Author: I Ketut Gunawan
Address: Faculty of Social and Political Sciences, Mulawarman University, East Kalimantan, Indonesia
Author: Iván Győző Somlai
Address: Ethnobureaucratica; & Centre for Asia Pacific Initiatives, University of Victoria, Canada
E-mail: Ivan.Somlai@INSEAD.edu (http://ethnobureaucratica.weebly.com)
Issue: 1/2023 (20)
Page Range: 43–72
No. of Pages: 30
Keywords: Bali-centrism, Balinization, domestic diaspora, exclusiveness, intrareligious, Hindu
Abstract: Many Balinese Hindus have migrated to East Kalimantan for official assignments, as part of transmigration programs, and for advancing economic opportunities, thus initiating a domestic Balinese diaspora. This diaspora maintains its identities and practices, as in Bali, and seeks to replicate Balinese symbols and practices when connecting with other Hindu communities from different cultures and traditions. This article sheds light on “Bali-centrism” and “quasi-exclusiveness” when the Balinese diaspora interacts with non-Balinese Hindus within East Kalimantan. The authors argue that Bali-centrism and Balinization might alienate and socially exclude non-Balinese Hindus from mainstream Hindu development. To cope with the grief of losing Hindu ‘friends’ from another tradition, a mindset shift is required. Furthermore, with the relocation of the Indonesian capital city from Jakarta to Nusantara, the influx of various ethnic and religious groups, including Hindu adherents, would be unavoidable, although admittedly it is impossible to know at this juncture about the eventual admixture of administration, commerce and culture that the city would comprise. The authors propose a “salad bowl” concept to build Hindu communities in a multicultural state with its new capital city. To augment understanding of the multiplicity of components and attributes influencing a diasporic community, the authors have drawn from applicable, non-religious diasporic experiences as well as from the historical manoeuvring of different religious groups globally; this knowledge may help researchers and community development practitioners understand the prevalence of bonding issues and interaction by sects within all religions.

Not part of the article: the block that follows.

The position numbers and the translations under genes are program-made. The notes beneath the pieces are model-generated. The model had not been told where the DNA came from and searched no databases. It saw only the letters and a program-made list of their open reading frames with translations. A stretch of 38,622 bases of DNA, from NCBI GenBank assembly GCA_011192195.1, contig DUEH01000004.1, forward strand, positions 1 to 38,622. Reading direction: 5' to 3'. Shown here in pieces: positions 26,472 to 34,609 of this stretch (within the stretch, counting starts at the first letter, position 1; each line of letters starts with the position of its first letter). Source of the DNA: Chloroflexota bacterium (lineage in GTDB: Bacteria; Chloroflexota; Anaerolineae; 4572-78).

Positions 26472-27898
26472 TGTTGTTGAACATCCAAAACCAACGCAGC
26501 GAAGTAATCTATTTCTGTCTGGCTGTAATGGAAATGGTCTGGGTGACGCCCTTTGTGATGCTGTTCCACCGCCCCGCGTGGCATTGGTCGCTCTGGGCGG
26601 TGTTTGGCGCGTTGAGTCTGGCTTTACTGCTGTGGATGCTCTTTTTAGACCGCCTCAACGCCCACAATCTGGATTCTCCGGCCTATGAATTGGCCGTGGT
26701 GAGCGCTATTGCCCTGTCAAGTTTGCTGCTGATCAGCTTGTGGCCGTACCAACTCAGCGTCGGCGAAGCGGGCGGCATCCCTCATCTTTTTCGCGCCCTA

I Ketut Gunawan, lecturer and researcher at Mulawarman University, Indonesia, has an MA from Monash University, Australia, and Ph.D from University of Bonn, Germany. With special interests in politics, conflict resolution and cultural issues, he has been a visiting research fellow at the Japan Institute of International Affairs, an advanced conflict resolution training participant in Sweden and Finland, and a Nippon Foundation researcher in Japan, Philippines and Thailand.
Iván Győző Somlai, educated in Europe, the Americas and Asia, has worked full-time with University of Calgary, Thompson Rivers University, Tribhuvan University, World Trade University, and guest-lectured and consulted at institutions globally. Ivan was also involved in a multi-year collaboration with Mulawarman University. He has had long-term professional collaborations with Muslim Imams, Christian missionaries, Hindu, Buddhist and Islamic colleagues, as well as Jewish anti-racism groups. An immigrant himself, Ivan is highly empathetic to the issues herein.
Celý příspěvek / Full Text Paper: PDF
East Kalimantan province, with an area of 127,347 km2, and a population of 3.8 million, is rich in natural resources, from fertile agriculture land, forests, timber, gold, coal and liquid natural gas, to sea and inland fisheries. This has attracted many companies and businesses which, in turn, tend to attract transmigrants, migrant workers and job seekers.
The diverse population from across the Indonesian archipelago has gradually transformed this area into a multi-ethnoreligious province, with Hindu adherents at 0.96% (36,333 people) of the total population, originating mostly from Bali, Sulawesi, and Kalimantan itself. The largest portion, the “Balinese diaspora”, has replicated its identities, customary laws (adat), traditions, and religious practices (symbols, rituals, prayer dress code, celebrations). So, this was a cultural and physical migration. While Balinese Hindus are scattered around the province, they do regularly gather in a Hindu temple (Pura) for community and religious activities, as back in Bali. A few other Hindu communities are also found in Balinese transmigration areas, such as in Teluk Dalam and Separi, often replicating Balinese culture and tradition.